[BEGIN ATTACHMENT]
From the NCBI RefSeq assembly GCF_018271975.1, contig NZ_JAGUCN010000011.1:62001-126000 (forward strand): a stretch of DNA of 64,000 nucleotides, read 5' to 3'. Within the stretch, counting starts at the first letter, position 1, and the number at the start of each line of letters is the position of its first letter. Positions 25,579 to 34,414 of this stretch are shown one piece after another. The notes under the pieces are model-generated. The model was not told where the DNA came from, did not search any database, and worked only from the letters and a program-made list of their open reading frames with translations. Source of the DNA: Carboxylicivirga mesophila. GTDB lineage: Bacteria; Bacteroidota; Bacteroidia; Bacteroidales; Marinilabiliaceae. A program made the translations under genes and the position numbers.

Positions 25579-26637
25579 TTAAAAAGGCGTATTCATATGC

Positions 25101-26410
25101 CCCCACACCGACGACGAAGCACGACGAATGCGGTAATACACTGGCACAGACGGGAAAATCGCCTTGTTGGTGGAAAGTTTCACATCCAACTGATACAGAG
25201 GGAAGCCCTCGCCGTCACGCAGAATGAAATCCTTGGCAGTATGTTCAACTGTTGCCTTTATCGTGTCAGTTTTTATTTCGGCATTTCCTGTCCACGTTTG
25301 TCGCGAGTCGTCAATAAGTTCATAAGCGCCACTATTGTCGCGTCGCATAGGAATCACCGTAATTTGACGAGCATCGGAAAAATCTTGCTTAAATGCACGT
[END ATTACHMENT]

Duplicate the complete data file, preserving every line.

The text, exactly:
From the NCBI RefSeq assembly GCF_018271975.1, contig NZ_JAGUCN010000011.1:62001-126000 (forward strand): a stretch of DNA of 64,000 nucleotides, read 5' to 3'. Within the stretch, counting starts at the first letter, position 1, and the number at the start of each line of letters is the position of its first letter. Positions 25,579 to 34,414 of this stretch are shown one piece after another. The notes under the pieces are model-generated. The model was not told where the DNA came from, did not search any database, and worked only from the letters and a program-made list of their open reading frames with translations. Source of the DNA: Carboxylicivirga mesophila. GTDB lineage: Bacteria; Bacteroidota; Bacteroidia; Bacteroidales; Marinilabiliaceae. A program made the translations under genes and the position numbers.

Positions 25579-26637
25579 TTAAAAAGGCGTATTCATATGC

Positions 25101-26410
25101 CCCCACACCGACGACGAAGCACGACGAATGCGGTAATACACTGGCACAGACGGGAAAATCGCCTTGTTGGTGGAAAGTTTCACATCCAACTGATACAGAG
25201 GGAAGCCCTCGCCGTCACGCAGAATGAAATCCTTGGCAGTATGTTCAACTGTTGCCTTTATCGTGTCAGTTTTTATTTCGGCATTTCCTGTCCACGTTTG
25301 TCGCGAGTCGTCAATAAGTTCATAAGCGCCACTATTGTCGCGTCGCATAGGAATCACCGTAATTTGACGAGCATCGGAAAAATCTTGCTTAAATGCACGT